This is another system that has been brought in. Every trekker’s health is checked on arrival at the base camp. Parameters that we check are their personal medical records, Blood Pressure and BMI. BP is something we take a very close look at. Trekkers with high BP worry us.
Trekkers who report a systolic reading of 160 or diastolic reading of 100 (or above) are at grave risk. Usually, trekkers with such high readings recover after a night’s sleep. However, in some cases they do not recover. Unfortunately, such trekkers will not be allowed to trek. This process is already operational.
Reasoning: Medically, anyone with high BP must not be allowed to do strenuous activity like a trek. The risk of stroke or a heart failure is very high. Outside that, we have noticed trekkers with high blood pressure often find a trek very grueling. They get dizzy, nauseated and usually hyperventilate. This is not OK at high altitudes.
2. Health Card
Trekkers are issued health cards after their primary health check is done. The health card records all critical physiological parameters of a trekker as he progresses through the trek. It is recorded everyday. The health card is also a self diagnostic tool that allows a trekker to see how he is doing.
Our belief is that a trekker who is in a position to monitor his own parameters is in a position to take a lot of safety calls. A knowledgeable trekker is far less a safety hazard than someone who is ignorant. The health card also helps the trek leader monitor a trekker without relying on intuition or judgement. As a side benefit the health card helps us gather valuable data about trekker physiology spread over various terrains, in different weather situations.
3. Daily BP reading and cutoff
Every trekker’s BP reading is monitored daily. Systolic reading above 160 and Diastolic reading above 100 are our cutoffs. Any readings above our cut offs will mean descent to the base camp. I have already explained the rationale earlier.
4. Daily oxygen saturation and pulse readings (thrice a day)
Oxygen saturation shows the amount of oxygen in your blood. As you climb higher the oxygen saturation percentage in your blood reduces. Only when your body acclimatises to the lower levels of oxygen, the oxygen saturation level in your blood increases. This is normal. It is not a cause for worry. However, there is a point beyond which the oxygen saturation in your blood must not fall. At very low oxygen saturation levels your vital organs start to malfunction. A trek can suddenly become a death trap.
Similarly, your pulse. Your heart must not beat above a certain rate per minute. A high pulse rate indicates an overworked heart which is pushing itself to oxygenate the blood. While a higher pulse rate at altitudes is expected, a pulse rate above 140 is not acceptable. An overworked heart can collapse. Trekkers with such pulse rates will be sent down.
Your oxygen saturation and pulse readings are taken thrice daily, once on arrival at camp, again in the evening and before your trek starts the next morning. There are cutoffs for both oxygen saturation and pulse readings. These cutoffs change as you go higher. They are mentioned in your health card.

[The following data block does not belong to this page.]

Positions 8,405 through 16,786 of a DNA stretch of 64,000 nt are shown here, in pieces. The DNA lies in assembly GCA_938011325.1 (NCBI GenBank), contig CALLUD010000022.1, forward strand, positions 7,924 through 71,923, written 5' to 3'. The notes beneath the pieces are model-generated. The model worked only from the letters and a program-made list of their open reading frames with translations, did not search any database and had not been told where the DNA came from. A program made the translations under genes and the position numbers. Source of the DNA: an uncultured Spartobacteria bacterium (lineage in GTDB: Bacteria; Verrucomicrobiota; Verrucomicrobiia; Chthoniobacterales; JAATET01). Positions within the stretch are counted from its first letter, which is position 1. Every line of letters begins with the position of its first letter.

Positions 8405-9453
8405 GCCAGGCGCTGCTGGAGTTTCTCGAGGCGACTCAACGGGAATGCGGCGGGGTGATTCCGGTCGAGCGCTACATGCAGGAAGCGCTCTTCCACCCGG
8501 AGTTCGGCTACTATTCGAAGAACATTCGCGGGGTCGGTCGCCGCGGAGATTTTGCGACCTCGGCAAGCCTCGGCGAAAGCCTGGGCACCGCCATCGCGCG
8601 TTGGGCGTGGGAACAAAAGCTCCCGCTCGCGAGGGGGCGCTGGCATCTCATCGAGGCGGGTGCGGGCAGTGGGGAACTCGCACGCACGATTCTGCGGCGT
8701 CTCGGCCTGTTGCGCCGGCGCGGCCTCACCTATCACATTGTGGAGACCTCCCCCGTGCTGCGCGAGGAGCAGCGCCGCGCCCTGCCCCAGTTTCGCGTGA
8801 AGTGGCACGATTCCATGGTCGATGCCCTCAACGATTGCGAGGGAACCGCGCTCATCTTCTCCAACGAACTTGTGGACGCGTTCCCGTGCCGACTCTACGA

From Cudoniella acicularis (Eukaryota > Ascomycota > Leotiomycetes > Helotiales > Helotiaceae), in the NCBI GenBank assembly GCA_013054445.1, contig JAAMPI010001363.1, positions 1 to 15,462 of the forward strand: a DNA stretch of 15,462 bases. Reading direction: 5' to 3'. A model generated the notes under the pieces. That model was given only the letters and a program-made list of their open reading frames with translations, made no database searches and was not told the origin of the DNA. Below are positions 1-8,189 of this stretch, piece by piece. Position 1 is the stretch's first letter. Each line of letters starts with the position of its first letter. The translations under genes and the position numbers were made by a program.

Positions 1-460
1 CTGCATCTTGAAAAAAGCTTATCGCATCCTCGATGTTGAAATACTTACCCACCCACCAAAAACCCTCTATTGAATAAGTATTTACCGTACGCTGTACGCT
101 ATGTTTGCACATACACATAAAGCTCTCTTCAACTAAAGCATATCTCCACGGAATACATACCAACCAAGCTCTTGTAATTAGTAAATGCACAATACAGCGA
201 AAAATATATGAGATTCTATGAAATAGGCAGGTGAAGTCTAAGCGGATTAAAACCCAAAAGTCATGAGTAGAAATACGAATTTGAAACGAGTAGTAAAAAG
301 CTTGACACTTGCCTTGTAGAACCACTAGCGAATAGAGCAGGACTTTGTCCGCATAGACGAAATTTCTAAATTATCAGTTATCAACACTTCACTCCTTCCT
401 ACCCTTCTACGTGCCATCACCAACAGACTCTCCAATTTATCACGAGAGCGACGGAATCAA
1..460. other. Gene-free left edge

Anyone whose readings are beyond our cutoff limits is first treated. In most cases trekkers respond to treatment and recover. If readings still go outside cutoff limits, especially the following morning, the trekker is descended to base camp.
Our attempt is always to treat a problem before it takes any larger, unexpected shape. In almost 80% of the cases, if treated early, a trekker can successfully complete the trek. These new protocols help us tackle problems sooner so that trekkers do not lose out on a great trek.
5. Turn Around Time at every camp
Trekkers are expected to reach camp within an average trekking time. A grace period of ‘plus 60 minutes’ is added to the average trekking time. If trekkers do not reach camp within the grace period, it means he/she is not physically ready for the challenges of a trek. These trekkers are turned around from the trek and sent back to the base camp.
Note: When we calculate an average trekking time, we factor an average trekker’s speed that includes breaks for rest, food and photography. A plus one hour over this is ample time to get to camp.
Reasoning: We have found extremely slow trekkers a bane on treks. A co-guide and sometimes a trek leader accompanies them. Extremely slow trekkers not only hog resources meant for the team, they also come at a big safety risk. On summit and pass days they stall the entire team. Often at 15,000 feet team members are freezing in the cold waiting for a slow member to catch up or move ahead of them. Worse, the technical team is stuck with the slow member.
Extremely slow trekkers are also hazards to themselves. Being slow, they reach camp late, which does not allow them enough rest or acclimatisation time. Also, prolonged exposure to the cold air of high altitudes also makes them susceptible to hypothermia. On a high altitude trek these spell future trouble.
6. More Oxygen Cylinders
Two oxygen cylinders accompany every team. On longer treks there are now three (treks that are more than 4 days long). These cylinders are heavy duty and take care of most medical emergencies. Oxygen lasts for 2 hours in an emergency. Treks that have fixed camps have additional cylinders installed at every camp.